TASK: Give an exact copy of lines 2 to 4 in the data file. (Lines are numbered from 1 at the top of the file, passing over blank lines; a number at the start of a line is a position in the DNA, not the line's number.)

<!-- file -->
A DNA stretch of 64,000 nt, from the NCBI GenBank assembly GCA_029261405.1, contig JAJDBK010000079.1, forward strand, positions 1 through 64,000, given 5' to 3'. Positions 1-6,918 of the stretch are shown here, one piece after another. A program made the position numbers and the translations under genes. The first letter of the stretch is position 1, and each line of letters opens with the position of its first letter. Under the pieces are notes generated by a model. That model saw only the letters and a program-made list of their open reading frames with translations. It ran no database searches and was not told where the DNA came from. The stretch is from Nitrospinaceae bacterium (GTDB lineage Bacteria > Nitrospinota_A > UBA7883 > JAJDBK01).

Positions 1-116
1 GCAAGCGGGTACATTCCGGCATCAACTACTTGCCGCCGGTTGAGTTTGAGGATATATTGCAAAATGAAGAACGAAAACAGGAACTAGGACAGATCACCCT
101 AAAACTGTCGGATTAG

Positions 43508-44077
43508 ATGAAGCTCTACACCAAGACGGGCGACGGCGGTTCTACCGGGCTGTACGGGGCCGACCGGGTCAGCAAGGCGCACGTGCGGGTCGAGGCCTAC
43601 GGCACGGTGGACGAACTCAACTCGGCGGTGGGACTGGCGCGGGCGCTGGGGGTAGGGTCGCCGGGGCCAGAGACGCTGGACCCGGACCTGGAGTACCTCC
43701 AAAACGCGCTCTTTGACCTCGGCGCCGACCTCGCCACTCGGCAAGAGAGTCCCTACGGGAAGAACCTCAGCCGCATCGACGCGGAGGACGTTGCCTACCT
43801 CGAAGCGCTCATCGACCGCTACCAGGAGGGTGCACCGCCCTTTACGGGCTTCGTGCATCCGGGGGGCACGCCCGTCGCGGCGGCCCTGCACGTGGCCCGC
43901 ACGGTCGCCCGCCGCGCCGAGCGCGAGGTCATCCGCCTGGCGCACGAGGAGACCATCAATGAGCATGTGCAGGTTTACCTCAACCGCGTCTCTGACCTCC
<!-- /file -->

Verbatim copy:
Positions 1-116
1 GCAAGCGGGTACATTCCGGCATCAACTACTTGCCGCCGGTTGAGTTTGAGGATATATTGCAAAATGAAGAACGAAAACAGGAACTAGGACAGATCACCCT
101 AAAACTGTCGGATTAG